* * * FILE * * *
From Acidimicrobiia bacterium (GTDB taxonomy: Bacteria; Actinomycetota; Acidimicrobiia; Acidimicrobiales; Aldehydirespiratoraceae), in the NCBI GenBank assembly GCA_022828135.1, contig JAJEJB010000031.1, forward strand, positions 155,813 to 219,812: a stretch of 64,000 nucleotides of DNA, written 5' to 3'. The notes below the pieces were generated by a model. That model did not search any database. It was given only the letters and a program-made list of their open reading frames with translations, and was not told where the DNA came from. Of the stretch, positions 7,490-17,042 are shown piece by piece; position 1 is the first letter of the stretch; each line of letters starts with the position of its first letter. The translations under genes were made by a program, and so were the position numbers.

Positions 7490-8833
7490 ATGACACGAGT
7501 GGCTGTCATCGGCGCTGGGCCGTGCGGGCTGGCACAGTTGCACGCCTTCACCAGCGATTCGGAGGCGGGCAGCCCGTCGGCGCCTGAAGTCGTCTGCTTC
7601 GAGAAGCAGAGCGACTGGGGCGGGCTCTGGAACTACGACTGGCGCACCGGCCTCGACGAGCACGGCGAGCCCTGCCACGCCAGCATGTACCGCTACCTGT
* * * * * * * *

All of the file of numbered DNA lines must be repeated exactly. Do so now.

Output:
From Acidimicrobiia bacterium (GTDB taxonomy: Bacteria; Actinomycetota; Acidimicrobiia; Acidimicrobiales; Aldehydirespiratoraceae), in the NCBI GenBank assembly GCA_022828135.1, contig JAJEJB010000031.1, forward strand, positions 155,813 to 219,812: a stretch of 64,000 nucleotides of DNA, written 5' to 3'. The notes below the pieces were generated by a model. That model did not search any database. It was given only the letters and a program-made list of their open reading frames with translations, and was not told where the DNA came from. Of the stretch, positions 7,490-17,042 are shown piece by piece; position 1 is the first letter of the stretch; each line of letters starts with the position of its first letter. The translations under genes were made by a program, and so were the position numbers.

Positions 7490-8833
7490 ATGACACGAGT
7501 GGCTGTCATCGGCGCTGGGCCGTGCGGGCTGGCACAGTTGCACGCCTTCACCAGCGATTCGGAGGCGGGCAGCCCGTCGGCGCCTGAAGTCGTCTGCTTC
7601 GAGAAGCAGAGCGACTGGGGCGGGCTCTGGAACTACGACTGGCGCACCGGCCTCGACGAGCACGGCGAGCCCTGCCACGCCAGCATGTACCGCTACCTGT